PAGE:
Use your toolbox develop some Because Statements that help you think about who you are and what you do.

“I am great at Project Management because I am a problem solver that gets results.” “I am great at Process Improvement because I am creative and efficient.”

The outcome of these exercises should be the establishment of yourself as the “GO TO PERSON” for whatever the prospective employer may need. They should help you to demonstrate your fitness for the job.

The Fit

Your Fitness for the job is established in the following 3-part exercise:

  • Analyze the Job Description – What are the needs of the prospective employer? These needs or pain points may likely appear in the job description illustrating problems with customer service, logistics, employee retention, productivity, and many other issues challenging them. The job description will suggest where you may be of help to the company.

  • Analyze What is in Your Toolbox – Know what tools are in there that you can produce to help the prospective employer meet and solve their needs.

  • The Fit – Confidently communicating your value and crafting your message to the employer will clearly portray how you will meet (or even exceed) their needs and fit into the job.


The most natural place for you to initially communicate your value is your resume.

This article is not about resume writing. There are many sources to help you write a great and compelling resume, with lots of tips to get you noticed.

We are focused on the fit of your resume to the specific needs of the company as stated in the job description.

Matching these two is a great way to demonstrate your value. Here is an example of how our project manager might craft their resume to fit the needs of the company.

Job Description Analysis – Ensure all projects are delivered on time, on scope and on budget. This could mean that the company may have experienced or is currently experiencing delays and cost overruns on its projects. They need a PM that they can rely on to get projects done on time, within scope, and within budget.

Your Toolbox Analysis – You can look in your toolbox and pull out the right tools for the job. You have the clarity to see the big picture and focus on what needs to be done, and you are fearless in taking on challenges and meeting deadlines.

Work Experience as Shown on Resume – “Set and met 95% of goal deadlines for timing and completion of the company’s main ABC project in 2021. Through careful use of resources, brought the project in on time and under budget, and as a result was promoted to senior project manager for the XYZ Division.”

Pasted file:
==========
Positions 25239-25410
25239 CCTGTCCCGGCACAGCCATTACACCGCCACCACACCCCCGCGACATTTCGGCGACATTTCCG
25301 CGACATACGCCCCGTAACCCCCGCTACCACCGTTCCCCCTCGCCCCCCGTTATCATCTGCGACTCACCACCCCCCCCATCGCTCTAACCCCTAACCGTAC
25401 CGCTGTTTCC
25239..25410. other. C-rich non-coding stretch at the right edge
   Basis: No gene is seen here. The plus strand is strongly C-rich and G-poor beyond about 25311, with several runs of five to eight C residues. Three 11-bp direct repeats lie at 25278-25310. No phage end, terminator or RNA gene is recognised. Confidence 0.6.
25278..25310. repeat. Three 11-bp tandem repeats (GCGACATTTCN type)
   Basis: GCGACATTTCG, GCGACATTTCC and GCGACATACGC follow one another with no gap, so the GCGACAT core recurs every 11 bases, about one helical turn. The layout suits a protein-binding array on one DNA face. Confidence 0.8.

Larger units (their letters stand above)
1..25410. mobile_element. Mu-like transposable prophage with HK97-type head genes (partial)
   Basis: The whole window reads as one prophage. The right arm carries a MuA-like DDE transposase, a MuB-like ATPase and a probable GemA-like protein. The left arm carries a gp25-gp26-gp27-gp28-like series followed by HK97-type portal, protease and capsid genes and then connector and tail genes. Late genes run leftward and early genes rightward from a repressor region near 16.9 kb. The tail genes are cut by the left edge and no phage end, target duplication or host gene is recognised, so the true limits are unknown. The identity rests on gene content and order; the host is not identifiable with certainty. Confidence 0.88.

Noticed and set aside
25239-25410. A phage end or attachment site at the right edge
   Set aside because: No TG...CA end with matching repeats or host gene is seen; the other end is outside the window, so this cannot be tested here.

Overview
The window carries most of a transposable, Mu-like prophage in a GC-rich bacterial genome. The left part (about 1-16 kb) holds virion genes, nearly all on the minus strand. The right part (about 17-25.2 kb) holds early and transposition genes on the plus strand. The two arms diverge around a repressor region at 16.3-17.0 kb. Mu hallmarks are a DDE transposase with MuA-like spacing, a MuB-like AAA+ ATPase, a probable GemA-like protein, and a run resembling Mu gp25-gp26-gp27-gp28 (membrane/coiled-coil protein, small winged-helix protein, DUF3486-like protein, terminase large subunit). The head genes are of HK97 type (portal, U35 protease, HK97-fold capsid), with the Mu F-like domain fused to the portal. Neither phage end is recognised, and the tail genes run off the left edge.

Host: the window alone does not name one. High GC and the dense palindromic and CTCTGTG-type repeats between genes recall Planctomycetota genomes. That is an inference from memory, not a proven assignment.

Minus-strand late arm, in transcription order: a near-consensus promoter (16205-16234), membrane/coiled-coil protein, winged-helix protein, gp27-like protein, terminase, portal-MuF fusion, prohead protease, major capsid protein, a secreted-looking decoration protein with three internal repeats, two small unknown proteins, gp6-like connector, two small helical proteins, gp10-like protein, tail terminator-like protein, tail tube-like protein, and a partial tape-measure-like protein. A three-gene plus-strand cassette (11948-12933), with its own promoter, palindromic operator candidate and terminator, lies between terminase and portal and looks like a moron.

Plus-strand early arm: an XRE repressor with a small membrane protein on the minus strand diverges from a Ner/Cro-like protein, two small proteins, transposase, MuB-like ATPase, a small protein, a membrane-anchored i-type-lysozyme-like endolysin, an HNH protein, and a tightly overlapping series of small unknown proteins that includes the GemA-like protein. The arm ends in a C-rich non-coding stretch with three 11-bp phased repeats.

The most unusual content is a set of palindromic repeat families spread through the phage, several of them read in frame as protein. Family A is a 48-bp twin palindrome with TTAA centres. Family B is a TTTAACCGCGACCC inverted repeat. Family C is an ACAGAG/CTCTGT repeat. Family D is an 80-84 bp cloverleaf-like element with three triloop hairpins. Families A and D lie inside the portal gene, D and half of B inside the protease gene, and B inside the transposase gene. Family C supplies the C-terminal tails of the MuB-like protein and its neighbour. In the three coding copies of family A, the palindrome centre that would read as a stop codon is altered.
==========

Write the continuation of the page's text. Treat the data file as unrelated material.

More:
This is only one example of how to take your traits and attributes from your toolbox and match them to the employer’s job description for the best fit possible.

Your resume should stand out because your work experiences will show the employer how you will help them meet their needs and business obligations.

Job Interview

When you are contacted for an interview, don’t forget your toolbox! All the key attributes in there will serve you as you speak to the recruiter or hiring manager.

When the interviewer says “tell me about yourself” you might find that your toolbox has the right words to describe YOU.

Rather than the usual litany of where you worked or went to school, you would use the traits and key attributes from your toolbox to describe the kind of person you are - what makes you strong, capable and the right person for the job.

You may be asked to talk about a time that you took on a difficult project and how you handled it. When well prepared, you will have a STAR story (Situation, Task, Action, Result) ready to fully describe the work experience on the ABC project noted in your resume.

At this point you would be able to give more information on costs of the project, number of people on your team, how you managed the program and the outcome to the company of your efforts.

If you ran into problems, you could tell how you overcame them.

Many of the traits and attributes in your toolbox would come into play.


Never underestimate yourself, your strengths, and the knowledge that you have accumulated during your working life.

Whether you are just starting out or have a lifetime of work behind you, it is the sum of the key attributes in your toolbox, supported by your personality traits that make you unique and will stand you in good stead no matter where you go on your job-seeking journey.